Torsin A and its torsion dystonia-associated mutant forms are lumenal glycoproteins that exhibit distinct subcellular localizations.
Early-onset torsion dystonia is an autosomal dominant hyperkinetic movement disorder that has recently been linked to a 3-base pair deletion in the DYT1 gene. The DYT1 gene encodes a 332-amino acid protein, torsin A, that bears low but significant homology to the Hsp100/Clp family of ATPase chaperones. The deletion in DYT1 associated with torsion dystonia results in the loss of one of a pair of glutamic acid residues residing near the C terminus of torsin A (DeltaE-torsin A). At present, little is known about the expression, subcellular distribution, and/or function of either the torsin A or DeltaE-torsin A protein. When transfected into mammalian cells, both torsin A and DeltaE-torsin A were found to behave as lumenally oriented glycoproteins. Immunofluorescence studies revealed that torsin A localized to a diffuse network of intracellular membranes displaying significant co-immunoreactivity for the endoplasmic reticulum resident protein BiP, whereas DeltaE-torsin A resided in large spheroid intracellular structures exclusive of BiP immunoreactivity. These results initially suggested that DeltaE-torsin A might exist as insoluble aggregates. However, both torsin A and DeltaE-torsin A were readily solubilized by nonionic detergents, were similarly accessible to proteases, and displayed equivalent migration patterns on sucrose gradients. Collectively, these data support that both the wild type and torsion dystonia-associated forms of torsin A are properly folded, lumenal proteins of similar oligomeric states. The potential relationship between the altered subcellular distribution of DeltaE-torsin A and the disease-inducing phenotype of the protein is discussed. (+info)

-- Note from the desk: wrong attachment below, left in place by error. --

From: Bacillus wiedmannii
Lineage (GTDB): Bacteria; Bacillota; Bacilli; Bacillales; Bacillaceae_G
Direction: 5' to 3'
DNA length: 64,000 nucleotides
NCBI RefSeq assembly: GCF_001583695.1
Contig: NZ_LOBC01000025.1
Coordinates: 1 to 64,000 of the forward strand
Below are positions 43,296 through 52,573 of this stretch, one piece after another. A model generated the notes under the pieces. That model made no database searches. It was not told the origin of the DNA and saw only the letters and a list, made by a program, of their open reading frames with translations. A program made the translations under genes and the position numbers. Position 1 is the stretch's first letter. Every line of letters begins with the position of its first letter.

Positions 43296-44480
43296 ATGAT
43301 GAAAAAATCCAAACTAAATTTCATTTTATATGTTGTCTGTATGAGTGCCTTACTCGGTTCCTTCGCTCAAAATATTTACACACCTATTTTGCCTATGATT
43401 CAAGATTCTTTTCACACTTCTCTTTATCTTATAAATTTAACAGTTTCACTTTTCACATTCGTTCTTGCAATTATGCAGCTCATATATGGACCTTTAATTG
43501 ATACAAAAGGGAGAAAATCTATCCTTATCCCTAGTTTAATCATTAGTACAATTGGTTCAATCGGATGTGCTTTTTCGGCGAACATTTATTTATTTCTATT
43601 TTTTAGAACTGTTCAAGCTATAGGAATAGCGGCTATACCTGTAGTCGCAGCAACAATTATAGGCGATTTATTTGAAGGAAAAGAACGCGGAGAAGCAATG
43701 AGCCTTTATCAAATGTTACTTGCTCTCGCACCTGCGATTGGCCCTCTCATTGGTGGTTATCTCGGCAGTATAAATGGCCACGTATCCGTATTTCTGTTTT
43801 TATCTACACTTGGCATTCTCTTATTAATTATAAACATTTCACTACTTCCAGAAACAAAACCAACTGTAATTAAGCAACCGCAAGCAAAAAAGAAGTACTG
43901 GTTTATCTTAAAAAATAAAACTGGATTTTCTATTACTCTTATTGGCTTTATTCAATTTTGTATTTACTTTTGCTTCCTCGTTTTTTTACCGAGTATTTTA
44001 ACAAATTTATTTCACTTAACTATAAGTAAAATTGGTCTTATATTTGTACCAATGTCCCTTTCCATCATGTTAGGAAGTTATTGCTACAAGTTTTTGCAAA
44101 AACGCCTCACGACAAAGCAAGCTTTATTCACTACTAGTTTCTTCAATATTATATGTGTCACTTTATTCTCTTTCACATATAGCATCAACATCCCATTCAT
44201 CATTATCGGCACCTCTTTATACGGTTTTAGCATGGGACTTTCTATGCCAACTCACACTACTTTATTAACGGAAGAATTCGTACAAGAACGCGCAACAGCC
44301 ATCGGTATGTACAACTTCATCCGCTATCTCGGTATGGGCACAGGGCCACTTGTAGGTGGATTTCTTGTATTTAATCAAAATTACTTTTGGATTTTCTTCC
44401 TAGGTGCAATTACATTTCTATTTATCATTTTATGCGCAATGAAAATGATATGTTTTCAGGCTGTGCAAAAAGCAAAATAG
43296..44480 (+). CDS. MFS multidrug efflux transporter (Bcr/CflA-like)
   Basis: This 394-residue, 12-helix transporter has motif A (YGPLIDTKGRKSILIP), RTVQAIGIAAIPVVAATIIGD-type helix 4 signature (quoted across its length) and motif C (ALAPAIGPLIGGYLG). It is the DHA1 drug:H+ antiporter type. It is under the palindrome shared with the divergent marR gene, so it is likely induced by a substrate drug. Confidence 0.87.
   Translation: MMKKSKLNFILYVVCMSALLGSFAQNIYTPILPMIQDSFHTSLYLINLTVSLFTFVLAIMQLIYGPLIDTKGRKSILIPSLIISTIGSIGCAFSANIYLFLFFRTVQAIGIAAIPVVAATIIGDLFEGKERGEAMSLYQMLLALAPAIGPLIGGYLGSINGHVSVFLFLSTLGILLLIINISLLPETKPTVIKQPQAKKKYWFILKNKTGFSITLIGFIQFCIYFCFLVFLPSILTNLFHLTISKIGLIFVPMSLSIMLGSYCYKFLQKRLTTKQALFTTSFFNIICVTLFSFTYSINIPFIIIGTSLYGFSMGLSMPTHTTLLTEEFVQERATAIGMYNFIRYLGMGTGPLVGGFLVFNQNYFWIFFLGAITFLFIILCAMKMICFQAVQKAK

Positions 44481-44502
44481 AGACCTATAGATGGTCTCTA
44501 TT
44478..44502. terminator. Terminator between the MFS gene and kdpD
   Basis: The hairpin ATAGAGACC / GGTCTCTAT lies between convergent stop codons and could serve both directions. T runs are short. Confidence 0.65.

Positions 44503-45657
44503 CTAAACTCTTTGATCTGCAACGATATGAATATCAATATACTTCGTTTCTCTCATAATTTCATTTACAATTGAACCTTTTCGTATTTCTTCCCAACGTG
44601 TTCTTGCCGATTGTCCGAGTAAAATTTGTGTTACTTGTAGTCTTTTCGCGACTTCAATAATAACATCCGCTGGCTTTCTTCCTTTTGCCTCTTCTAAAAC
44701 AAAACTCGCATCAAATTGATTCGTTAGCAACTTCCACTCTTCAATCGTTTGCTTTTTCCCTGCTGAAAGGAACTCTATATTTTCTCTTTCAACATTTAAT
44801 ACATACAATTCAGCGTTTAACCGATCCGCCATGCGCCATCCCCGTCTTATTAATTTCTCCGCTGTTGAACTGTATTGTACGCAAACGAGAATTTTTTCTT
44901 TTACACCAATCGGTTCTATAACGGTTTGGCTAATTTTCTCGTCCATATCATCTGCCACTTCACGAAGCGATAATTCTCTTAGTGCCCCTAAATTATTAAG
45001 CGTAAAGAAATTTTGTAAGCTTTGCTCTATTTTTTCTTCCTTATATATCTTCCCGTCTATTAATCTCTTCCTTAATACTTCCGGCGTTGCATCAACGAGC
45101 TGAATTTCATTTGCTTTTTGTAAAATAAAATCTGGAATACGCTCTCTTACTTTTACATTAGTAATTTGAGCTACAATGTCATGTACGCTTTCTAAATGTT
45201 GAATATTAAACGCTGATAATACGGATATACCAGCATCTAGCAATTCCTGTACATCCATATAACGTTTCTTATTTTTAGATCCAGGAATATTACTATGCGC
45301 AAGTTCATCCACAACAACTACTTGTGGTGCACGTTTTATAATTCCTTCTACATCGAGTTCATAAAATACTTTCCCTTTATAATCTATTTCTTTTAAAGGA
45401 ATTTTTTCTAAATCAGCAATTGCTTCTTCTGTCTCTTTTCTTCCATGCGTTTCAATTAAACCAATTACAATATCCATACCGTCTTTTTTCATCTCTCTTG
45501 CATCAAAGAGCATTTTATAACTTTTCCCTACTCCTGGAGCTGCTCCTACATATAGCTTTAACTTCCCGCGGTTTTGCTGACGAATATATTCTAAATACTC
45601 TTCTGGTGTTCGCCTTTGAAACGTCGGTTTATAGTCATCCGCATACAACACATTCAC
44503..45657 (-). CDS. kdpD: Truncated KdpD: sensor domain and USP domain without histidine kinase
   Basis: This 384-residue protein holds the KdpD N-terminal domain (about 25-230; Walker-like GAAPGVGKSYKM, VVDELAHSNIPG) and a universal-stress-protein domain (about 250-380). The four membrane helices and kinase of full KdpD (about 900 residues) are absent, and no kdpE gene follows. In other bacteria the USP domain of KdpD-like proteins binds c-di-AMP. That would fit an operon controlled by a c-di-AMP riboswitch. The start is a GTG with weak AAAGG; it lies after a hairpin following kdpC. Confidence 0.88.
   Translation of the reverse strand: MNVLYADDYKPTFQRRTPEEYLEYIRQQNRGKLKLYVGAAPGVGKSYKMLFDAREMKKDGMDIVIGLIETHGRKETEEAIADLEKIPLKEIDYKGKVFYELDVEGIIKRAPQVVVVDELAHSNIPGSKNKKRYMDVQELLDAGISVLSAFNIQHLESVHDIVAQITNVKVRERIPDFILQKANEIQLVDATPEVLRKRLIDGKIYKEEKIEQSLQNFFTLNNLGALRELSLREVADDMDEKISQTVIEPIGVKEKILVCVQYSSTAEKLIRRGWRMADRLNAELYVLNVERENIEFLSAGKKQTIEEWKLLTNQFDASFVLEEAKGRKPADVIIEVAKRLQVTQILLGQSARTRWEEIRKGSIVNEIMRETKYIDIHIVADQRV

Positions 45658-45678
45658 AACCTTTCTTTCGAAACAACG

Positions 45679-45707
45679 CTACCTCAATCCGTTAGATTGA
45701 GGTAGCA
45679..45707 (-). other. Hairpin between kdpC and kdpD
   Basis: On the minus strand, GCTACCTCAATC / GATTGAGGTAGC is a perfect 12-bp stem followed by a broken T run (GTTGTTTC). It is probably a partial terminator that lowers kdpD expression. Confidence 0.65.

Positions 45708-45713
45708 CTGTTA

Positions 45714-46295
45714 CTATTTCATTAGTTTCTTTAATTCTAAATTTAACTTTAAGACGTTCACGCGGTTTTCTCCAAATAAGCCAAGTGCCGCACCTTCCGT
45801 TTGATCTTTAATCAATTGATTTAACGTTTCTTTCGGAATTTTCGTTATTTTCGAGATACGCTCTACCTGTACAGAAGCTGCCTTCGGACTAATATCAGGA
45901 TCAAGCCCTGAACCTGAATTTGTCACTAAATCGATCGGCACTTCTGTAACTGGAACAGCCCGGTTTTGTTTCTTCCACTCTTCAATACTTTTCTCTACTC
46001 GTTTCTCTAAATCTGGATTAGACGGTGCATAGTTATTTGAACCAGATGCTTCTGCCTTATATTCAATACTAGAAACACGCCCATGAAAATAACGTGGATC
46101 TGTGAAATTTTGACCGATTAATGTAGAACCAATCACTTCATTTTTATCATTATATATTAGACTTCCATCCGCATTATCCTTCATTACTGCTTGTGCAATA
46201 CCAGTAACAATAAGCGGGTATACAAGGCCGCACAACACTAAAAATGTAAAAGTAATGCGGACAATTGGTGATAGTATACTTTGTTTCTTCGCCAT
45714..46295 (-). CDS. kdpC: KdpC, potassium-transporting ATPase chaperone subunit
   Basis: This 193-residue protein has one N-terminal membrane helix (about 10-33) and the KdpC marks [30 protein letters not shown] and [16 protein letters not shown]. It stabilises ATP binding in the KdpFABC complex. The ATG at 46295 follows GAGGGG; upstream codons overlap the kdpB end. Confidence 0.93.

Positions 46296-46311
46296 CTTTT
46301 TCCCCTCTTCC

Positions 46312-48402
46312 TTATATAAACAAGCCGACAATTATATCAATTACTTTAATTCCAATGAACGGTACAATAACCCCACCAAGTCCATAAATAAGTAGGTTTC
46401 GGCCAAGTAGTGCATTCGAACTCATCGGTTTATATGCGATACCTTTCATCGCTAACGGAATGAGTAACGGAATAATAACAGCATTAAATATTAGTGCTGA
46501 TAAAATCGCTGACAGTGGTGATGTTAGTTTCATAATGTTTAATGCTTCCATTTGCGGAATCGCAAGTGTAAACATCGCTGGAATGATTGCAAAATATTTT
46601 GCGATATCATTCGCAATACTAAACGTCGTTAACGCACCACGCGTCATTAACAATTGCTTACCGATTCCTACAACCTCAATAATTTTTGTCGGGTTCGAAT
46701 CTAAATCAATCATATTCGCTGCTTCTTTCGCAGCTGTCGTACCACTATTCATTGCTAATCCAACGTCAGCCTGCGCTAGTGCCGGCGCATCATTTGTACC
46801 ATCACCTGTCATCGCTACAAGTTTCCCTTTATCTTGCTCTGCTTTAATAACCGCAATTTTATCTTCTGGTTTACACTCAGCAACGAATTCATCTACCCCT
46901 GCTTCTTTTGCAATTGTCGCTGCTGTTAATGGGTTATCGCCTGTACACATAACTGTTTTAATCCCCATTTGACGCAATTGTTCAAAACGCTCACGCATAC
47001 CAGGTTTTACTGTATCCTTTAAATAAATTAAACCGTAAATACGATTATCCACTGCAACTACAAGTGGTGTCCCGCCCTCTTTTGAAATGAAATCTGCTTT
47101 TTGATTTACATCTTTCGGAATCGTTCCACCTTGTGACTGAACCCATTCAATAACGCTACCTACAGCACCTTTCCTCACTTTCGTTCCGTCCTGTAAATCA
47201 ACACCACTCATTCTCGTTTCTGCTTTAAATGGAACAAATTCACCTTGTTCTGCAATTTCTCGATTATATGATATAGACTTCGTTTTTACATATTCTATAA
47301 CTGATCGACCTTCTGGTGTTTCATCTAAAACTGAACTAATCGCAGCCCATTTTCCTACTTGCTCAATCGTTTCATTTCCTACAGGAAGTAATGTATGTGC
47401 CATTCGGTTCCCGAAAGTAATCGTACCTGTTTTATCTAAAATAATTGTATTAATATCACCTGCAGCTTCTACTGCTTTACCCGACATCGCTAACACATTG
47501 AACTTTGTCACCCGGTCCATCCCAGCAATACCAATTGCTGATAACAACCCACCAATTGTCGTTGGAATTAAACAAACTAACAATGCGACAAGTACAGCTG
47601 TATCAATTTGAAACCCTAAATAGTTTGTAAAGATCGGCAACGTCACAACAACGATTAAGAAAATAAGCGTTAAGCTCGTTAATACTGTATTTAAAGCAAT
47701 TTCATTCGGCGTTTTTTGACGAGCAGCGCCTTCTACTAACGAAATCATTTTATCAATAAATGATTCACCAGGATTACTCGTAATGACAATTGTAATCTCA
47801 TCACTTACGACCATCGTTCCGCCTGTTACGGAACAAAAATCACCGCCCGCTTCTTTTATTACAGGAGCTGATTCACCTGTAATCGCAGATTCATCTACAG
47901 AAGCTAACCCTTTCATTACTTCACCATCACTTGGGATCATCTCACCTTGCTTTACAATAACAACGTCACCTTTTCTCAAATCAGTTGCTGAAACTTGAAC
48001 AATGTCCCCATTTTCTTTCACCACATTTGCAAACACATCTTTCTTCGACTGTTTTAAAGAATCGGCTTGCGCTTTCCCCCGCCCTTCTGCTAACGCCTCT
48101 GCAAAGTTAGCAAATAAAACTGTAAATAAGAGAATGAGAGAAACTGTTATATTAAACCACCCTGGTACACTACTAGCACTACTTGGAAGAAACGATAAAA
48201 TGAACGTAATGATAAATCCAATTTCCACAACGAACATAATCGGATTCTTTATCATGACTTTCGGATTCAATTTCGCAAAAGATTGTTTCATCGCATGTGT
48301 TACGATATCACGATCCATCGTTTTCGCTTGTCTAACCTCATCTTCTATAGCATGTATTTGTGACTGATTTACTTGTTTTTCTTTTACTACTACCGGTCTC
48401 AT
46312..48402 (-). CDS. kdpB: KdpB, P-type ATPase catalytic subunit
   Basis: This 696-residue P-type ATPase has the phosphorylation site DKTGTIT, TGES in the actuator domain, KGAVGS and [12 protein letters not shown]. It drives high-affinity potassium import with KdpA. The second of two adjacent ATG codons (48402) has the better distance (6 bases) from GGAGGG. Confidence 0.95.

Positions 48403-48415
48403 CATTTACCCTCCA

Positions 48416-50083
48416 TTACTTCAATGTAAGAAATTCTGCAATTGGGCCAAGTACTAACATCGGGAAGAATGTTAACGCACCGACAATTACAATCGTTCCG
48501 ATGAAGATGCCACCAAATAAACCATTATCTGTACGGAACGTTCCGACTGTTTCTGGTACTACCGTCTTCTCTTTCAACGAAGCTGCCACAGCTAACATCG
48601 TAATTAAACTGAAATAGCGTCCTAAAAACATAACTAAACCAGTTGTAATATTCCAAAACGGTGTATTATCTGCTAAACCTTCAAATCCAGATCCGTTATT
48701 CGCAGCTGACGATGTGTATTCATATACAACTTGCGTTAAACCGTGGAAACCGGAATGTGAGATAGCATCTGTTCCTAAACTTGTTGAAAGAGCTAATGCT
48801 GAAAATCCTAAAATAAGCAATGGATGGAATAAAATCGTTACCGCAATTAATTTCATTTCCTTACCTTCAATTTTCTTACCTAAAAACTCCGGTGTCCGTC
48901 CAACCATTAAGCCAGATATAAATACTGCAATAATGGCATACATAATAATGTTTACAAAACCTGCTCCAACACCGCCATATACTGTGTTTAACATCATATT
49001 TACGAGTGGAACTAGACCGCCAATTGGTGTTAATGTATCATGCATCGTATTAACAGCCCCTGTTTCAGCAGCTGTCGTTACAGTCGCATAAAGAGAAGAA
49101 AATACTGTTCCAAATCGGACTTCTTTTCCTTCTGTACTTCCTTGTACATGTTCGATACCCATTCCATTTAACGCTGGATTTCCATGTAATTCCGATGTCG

A genetic study of torsion dystonia.
A family study of 32 patients with torsion dystonia has shown at least two forms of generalized dystonia with onset in childhood. These two forms, an autosomal dominant and an autosomal recessive, are clinically indistinguishable. There were at least three families and probably about six to eight patients with the autosomal recessive variety. The remaining nine to 11 patients with generalized childhood dystonia are thought, because of a probable paternal age effect, to be examples of new dominant mutations. Since fitness with childhood onset is 1/20 of normal, most childhood dominant cases appear sporadically. Most of the other 15 patients (12 with onset in adult life) appear to have a non-genetic torsion dystonia, although an example of a benign adult-onset dominant form associated with a tremor has been observed. It is concluded that there are at least two forms of genetic torsion dystonia, an autosomal recessive form with onset in childhood, which, on evidence from America, is particularly common in Ashkenazi Jews, and one or more dominant forms, with onset in childhood or adult life. The majority of adult-onset isolated cases of idiopathic torsion dystonia seem to be due to exogenous but unidentified causes. (+info)